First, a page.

Publishing

Cover of the first issue of Nature, 4 November 1869.

Academic publishing describes a system that is necessary in order for academic scholars to peer review the work and make it available for a wider audience. The system varies widely by field, and is also always changing, if often slowly. Most academic work is published in journal article or book form. In publishing, STM publishing is an abbreviation for academic publications in science, technology, and medicine.

Most established academic fields have their own journals and other outlets for publication, though many academic journals are somewhat interdisciplinary, and publish work from several distinct fields or subfields. The kinds of publications that are accepted as contributions of knowledge or research vary greatly between fields; from the print to the electronic format. Business models are different in the electronic environment. Since about the early 1990s, licensing of electronic resources, particularly journals, has been very common. Presently, a major trend, particularly with respect to scholarly journals, is open access. There are two main forms of open access: open access publishing, in which the articles or the whole journal is freely available from the time of publication, and self-archiving, where the author makes a copy of their own work freely available on the web.

Research funding

Most funding for scientific research comes from three major sources: Corporate research and development departments; Private Foundations, for example, Bill and Melinda Gates Foundation, and government research councils such as the National Institutes of Health in the USA[12] and the Medical Research Council in the UK. These are managed primarily through universities and in some cases through military contractors. Many senior researchers (such as group leaders) spend a significant amount of their time applying for grants for research funds. These grants are necessary not only for researchers to carry out their research, but also as a source of merit.

The Social Psychology Network provides a comprehensive list of U.S. Government and private foundation funding sources.

Original research

Original research is research that is not exclusively based on a summary, review or synthesis of earlier publications on the subject of research. This material is of a primary source character. The purpose of the original research is to produce new knowledge, rather than to present the existing knowledge in a new form (e.g., summarized or classified).[13][14]

Different forms

Original research can take a number of forms, depending on the discipline it pertains to. In experimental work, it typically involves direct or indirect observation of the researched subject, e.g., in the laboratory or in the field, documents the methodology, results, and conclusions of an experiment or set of experiments, or offers a novel interpretation of previous results. In analytical work, there are typically some new (for example) mathematical results produced, or a new way of approaching an existing problem. In some subjects which do not typically carry out experimentation or analysis of this kind, the originality is in the particular way existing understanding is changed or re-interpreted based on the outcome of the work of the researcher.[citation needed]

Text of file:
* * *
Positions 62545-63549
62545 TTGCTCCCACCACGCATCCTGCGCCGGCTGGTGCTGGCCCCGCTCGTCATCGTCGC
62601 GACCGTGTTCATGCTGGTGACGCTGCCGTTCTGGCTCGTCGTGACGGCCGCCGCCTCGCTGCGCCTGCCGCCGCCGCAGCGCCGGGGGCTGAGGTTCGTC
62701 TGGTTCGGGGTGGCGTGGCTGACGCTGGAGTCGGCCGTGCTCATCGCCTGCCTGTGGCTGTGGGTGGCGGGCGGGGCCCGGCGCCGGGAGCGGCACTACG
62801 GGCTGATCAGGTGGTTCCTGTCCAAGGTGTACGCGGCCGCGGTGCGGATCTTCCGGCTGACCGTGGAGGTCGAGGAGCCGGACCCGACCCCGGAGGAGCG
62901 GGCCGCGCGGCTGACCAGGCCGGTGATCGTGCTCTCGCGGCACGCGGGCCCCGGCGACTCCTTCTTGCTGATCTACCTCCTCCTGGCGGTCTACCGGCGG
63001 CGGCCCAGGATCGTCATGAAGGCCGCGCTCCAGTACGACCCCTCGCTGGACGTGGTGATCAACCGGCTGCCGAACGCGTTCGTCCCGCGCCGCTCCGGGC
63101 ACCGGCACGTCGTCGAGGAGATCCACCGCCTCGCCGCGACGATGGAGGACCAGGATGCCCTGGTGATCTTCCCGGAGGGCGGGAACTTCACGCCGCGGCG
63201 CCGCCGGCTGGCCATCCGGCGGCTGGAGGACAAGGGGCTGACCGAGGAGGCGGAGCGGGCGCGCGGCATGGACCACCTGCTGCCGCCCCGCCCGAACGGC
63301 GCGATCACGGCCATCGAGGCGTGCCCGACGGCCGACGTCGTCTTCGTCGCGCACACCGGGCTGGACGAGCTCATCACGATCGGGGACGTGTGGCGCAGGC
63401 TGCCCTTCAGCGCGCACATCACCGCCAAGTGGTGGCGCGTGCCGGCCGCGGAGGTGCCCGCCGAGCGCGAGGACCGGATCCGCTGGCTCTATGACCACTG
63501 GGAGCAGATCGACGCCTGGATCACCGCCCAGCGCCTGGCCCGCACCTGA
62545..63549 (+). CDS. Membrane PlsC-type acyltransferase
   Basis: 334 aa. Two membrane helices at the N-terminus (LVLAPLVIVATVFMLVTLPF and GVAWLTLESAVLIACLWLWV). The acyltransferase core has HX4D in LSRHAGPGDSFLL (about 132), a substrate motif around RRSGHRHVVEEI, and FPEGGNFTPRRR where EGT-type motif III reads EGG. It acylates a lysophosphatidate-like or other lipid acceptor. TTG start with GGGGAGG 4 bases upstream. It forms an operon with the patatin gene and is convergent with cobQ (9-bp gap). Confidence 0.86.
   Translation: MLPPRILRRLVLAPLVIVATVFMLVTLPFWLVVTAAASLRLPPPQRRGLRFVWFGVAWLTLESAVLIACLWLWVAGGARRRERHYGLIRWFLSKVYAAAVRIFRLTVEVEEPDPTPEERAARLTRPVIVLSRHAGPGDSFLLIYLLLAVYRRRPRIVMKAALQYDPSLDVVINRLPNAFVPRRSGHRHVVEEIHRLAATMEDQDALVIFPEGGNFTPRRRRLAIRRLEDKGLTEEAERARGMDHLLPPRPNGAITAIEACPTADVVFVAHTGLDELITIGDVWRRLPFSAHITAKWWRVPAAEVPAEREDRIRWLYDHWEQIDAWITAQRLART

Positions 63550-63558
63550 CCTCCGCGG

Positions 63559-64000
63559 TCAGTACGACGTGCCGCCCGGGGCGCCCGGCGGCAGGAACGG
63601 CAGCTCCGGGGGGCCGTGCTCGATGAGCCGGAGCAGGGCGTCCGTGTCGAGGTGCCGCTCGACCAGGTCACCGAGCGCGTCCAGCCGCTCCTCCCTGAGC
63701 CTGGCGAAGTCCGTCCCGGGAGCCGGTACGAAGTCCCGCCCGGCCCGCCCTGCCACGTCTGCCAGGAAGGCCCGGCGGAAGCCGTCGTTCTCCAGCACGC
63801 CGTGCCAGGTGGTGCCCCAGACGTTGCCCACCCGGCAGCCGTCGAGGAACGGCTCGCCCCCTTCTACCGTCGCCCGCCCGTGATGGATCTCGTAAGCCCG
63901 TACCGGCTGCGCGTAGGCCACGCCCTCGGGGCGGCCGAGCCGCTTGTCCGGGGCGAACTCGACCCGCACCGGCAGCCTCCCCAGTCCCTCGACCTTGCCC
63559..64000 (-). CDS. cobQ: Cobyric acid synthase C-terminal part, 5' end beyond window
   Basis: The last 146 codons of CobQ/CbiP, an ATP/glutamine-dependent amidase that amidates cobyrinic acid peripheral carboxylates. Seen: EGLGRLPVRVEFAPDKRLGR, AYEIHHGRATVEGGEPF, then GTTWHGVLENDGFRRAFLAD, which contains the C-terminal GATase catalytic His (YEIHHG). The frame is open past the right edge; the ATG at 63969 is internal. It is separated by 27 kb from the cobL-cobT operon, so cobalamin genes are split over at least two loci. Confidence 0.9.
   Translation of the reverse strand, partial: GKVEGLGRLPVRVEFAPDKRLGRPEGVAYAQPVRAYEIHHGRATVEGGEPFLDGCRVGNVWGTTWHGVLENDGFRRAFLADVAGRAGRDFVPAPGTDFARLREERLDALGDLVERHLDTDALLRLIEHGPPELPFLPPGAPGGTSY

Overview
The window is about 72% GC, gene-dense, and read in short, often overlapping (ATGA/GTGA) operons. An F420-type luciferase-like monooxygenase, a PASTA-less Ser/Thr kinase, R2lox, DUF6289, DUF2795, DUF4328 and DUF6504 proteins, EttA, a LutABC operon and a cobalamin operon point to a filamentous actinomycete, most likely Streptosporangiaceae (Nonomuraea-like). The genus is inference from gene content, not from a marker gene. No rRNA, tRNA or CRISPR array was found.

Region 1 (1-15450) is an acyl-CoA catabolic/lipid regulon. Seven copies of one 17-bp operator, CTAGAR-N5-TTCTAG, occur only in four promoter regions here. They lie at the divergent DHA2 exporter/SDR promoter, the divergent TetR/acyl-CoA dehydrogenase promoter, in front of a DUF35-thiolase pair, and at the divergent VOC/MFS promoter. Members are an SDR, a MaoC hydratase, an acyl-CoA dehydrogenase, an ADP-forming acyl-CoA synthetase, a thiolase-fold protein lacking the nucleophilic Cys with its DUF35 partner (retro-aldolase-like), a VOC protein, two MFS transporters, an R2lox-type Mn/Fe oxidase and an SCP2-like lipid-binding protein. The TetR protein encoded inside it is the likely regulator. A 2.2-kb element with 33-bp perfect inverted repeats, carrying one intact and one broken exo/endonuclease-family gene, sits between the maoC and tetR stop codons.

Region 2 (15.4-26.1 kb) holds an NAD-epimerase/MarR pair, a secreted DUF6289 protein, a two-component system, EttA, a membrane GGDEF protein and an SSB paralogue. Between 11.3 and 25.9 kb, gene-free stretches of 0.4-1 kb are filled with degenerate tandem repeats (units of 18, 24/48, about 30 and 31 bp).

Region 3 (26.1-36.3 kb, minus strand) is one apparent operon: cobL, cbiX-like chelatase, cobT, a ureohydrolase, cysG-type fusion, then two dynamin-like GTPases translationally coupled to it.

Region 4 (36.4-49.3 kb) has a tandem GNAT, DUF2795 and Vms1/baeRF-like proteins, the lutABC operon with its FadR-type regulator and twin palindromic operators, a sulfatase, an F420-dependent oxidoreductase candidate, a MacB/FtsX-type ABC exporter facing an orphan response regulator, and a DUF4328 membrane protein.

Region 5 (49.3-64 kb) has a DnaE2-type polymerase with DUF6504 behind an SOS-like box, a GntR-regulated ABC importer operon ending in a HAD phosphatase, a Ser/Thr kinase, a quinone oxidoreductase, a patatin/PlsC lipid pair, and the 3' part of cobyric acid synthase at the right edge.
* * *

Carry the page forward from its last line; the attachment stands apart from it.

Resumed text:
The degree of originality of the research is among major criteria for articles to be published in academic journals and usually established by means of peer review.[citation needed] Graduate students are commonly required to perform original research as part of a dissertation.[15]

Artistic research

The controversial trend of artistic teaching becoming more academics-oriented is leading to artistic research being accepted as the primary mode of enquiry in art as in the case of other disciplines.[16] One of the characteristics of artistic research is that it must accept subjectivity as opposed to the classical scientific methods. As such, it is similar to the social sciences in using qualitative research and intersubjectivity as tools to apply measurement and critical analysis.[citation needed]

Artistic research has been defined by Dans och Cirkushögskolan (the University of Dance and Circus), Stockholm in the following manner - "Artistic research is to investigate and test with the purpose of gaining knowledge within and for our artistic disciplines. It is based on artistic practices, methods and criticality. Through presented documentation, the insights gained shall be placed in a context."[17] Artistic research aims to enhance knowledge and understanding with presentation of the arts [18]

See also

References

  1. ^ a b c Unattributed. ""Research" in 'Dictionary' tab". Merriam Webster (m-w.com). Encyclopaedia Brittanica. http://www.merriam-webster.com/dictionary/research. Retrieved 13 August 2011. 
  2. ^ Shuttleworth, Martyn (2008). "Definition of Research". Experiment Resources. Experiment-Research.com. http://www.experiment-resources.com/definition-of-research.html. Retrieved 14 August 2011. 
  3. ^ Creswell, J. W. (2008). Educational Research: Planning, conducting, and evaluating quantitative and qualitative research (3rd ed.). Upper Saddle River: Pearson.
  4. ^ Creswell, J.W. (2008). Educational research: Planning, conducting, and evaluating quantitative and qualitative research (3rd). Upper Saddle River, NJ: Prentice Hall. 2008 ISBN: 10 0136135501 (pages 8-9)